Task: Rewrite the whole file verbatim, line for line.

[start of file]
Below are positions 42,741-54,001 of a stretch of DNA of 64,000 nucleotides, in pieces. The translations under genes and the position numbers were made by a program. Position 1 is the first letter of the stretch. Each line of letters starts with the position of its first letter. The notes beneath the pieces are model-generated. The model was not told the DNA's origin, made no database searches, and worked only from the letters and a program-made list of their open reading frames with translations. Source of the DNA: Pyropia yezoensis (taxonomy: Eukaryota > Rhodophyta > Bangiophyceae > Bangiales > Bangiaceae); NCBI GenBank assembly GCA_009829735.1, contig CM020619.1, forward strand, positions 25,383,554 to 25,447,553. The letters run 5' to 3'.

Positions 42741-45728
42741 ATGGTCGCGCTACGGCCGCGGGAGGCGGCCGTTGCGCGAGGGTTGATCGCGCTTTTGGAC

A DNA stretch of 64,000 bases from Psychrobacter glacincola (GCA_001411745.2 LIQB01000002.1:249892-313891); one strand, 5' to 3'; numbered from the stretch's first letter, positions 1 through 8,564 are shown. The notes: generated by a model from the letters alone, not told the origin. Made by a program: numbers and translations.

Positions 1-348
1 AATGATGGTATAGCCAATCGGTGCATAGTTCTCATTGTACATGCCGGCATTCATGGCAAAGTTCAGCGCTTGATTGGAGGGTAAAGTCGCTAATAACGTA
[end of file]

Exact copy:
Below are positions 42,741-54,001 of a stretch of DNA of 64,000 nucleotides, in pieces. The translations under genes and the position numbers were made by a program. Position 1 is the first letter of the stretch. Each line of letters starts with the position of its first letter. The notes beneath the pieces are model-generated. The model was not told the DNA's origin, made no database searches, and worked only from the letters and a program-made list of their open reading frames with translations. Source of the DNA: Pyropia yezoensis (taxonomy: Eukaryota > Rhodophyta > Bangiophyceae > Bangiales > Bangiaceae); NCBI GenBank assembly GCA_009829735.1, contig CM020619.1, forward strand, positions 25,383,554 to 25,447,553. The letters run 5' to 3'.

Positions 42741-45728
42741 ATGGTCGCGCTACGGCCGCGGGAGGCGGCCGTTGCGCGAGGGTTGATCGCGCTTTTGGAC

A DNA stretch of 64,000 bases from Psychrobacter glacincola (GCA_001411745.2 LIQB01000002.1:249892-313891); one strand, 5' to 3'; numbered from the stretch's first letter, positions 1 through 8,564 are shown. The notes: generated by a model from the letters alone, not told the origin. Made by a program: numbers and translations.

Positions 1-348
1 AATGATGGTATAGCCAATCGGTGCATAGTTCTCATTGTACATGCCGGCATTCATGGCAAAGTTCAGCGCTTGATTGGAGGGTAAAGTCGCTAATAACGTA